How hormonal a male gets can vary. Some only hump a bit, others hump everything, spray, and are little terrors. Some are good around other rabbits, some aren't. You do sort of have to wait and see what he will be like. He could be fine and not really need to be neutered. He could also end up being a total brat that you want done as soon as you can.
 

ladysown

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$30 may simply be low as an incentive to get the job done. $30 is way better than $600 and most people would say "that's the price of dinner out, we can afford that"... and therefore get their animal neutered as opposed to not.

NO ONE can tell you what the kit will be like as a mature rabbit, Only time can tell you that. He may (or may not) go through a spell of spraying. He may (or may not) stop spraying once he's relaxed into an adult. You don't know and it's hard to predict.
 

PaGal

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I would suggest keeping it in the back of your mind to have him neutered if he develops issues you are not willing to live with or if you feel it is necessary for his own health. I agree that the SPCA may be fine for neutering. These places have their ways of keeping costs down without risking the health of the animals. You may want to speak with someone that works there about your concerns. If the frequently do rabbit spay/neuters than I would be more inclined to go to them.

It all will depend on your bun. I have a male that is intact. He is an indoor pet. He is a wonderful pet and has never been aggressive in any way. He has even remained so even after I rescued two intact females that also live inside. He does know they are here. I was told by his breeder that males make wonderful pets, even more so than females and neutering is not necessary if it is the only bun.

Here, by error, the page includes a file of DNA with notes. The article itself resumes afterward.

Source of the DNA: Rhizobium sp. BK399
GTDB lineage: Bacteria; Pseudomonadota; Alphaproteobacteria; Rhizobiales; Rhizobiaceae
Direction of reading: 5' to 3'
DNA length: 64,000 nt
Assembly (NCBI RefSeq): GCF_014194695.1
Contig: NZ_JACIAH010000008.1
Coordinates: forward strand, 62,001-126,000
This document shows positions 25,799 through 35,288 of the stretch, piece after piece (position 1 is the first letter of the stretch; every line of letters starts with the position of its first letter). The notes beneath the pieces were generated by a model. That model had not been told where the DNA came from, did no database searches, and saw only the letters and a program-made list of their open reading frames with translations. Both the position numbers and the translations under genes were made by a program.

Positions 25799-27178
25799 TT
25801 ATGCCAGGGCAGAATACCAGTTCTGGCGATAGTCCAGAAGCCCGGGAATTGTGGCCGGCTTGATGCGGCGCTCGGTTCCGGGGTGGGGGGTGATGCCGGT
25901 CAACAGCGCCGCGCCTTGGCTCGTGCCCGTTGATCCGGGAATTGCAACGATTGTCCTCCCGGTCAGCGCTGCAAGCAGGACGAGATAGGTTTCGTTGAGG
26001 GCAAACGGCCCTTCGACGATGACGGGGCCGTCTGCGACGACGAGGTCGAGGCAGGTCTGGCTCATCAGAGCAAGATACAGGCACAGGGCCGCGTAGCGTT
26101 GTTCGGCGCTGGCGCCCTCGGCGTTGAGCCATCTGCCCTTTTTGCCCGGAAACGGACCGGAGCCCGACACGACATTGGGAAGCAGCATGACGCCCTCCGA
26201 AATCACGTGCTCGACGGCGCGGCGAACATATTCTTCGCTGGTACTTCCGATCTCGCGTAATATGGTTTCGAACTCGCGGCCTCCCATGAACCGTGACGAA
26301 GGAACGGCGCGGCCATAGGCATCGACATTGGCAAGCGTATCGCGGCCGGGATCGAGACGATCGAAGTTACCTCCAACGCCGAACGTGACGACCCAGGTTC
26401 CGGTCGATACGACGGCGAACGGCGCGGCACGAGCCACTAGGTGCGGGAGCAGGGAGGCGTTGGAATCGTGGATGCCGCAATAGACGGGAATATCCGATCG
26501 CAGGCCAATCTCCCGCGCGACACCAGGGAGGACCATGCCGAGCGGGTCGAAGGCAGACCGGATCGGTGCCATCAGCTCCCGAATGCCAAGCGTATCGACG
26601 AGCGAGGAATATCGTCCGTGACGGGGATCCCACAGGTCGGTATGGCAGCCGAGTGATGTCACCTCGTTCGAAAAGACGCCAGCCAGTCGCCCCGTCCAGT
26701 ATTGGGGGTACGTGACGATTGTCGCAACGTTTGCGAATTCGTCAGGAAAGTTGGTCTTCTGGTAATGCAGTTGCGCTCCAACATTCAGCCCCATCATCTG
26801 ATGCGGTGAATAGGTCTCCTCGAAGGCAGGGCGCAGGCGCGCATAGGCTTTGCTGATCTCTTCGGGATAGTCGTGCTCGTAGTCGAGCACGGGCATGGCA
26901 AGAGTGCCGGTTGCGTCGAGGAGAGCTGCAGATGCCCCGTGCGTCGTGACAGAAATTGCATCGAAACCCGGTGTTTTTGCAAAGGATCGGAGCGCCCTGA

dragynflye

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We don't have the money too.. It's 600 dollars where we are. It's like 30 at the ASPCA but I'm afraid he won't
Make it through the operation, how good of a quality operation could a 30 dollar neutering be??? ;-;

The reason your local SPCA is able to do such low cost spays and neuters is because they are charities run by volunteers, with vets (often the same vets you would pay $600 at their offices) volunteering their services and time. All of my animals (including my rabbits) have been altered through SPCAs. I also donate my time, supplies, and money whenever I can. They are not cheap because they do a shoddy job, they are cheap as a way to promote spaying/neutering and responsible pet ownership.
 

OakRidgeRabbits

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Bucks, especially breeding bucks, should not be aggressive. I'm surprised so many are saying they have aggressive bucks. Bucks tend to be very forward and friendly, much more than does.

I would not include an aggressive buck in a breeding program at all. As for whether offspring will show the same temperament...only time will tell.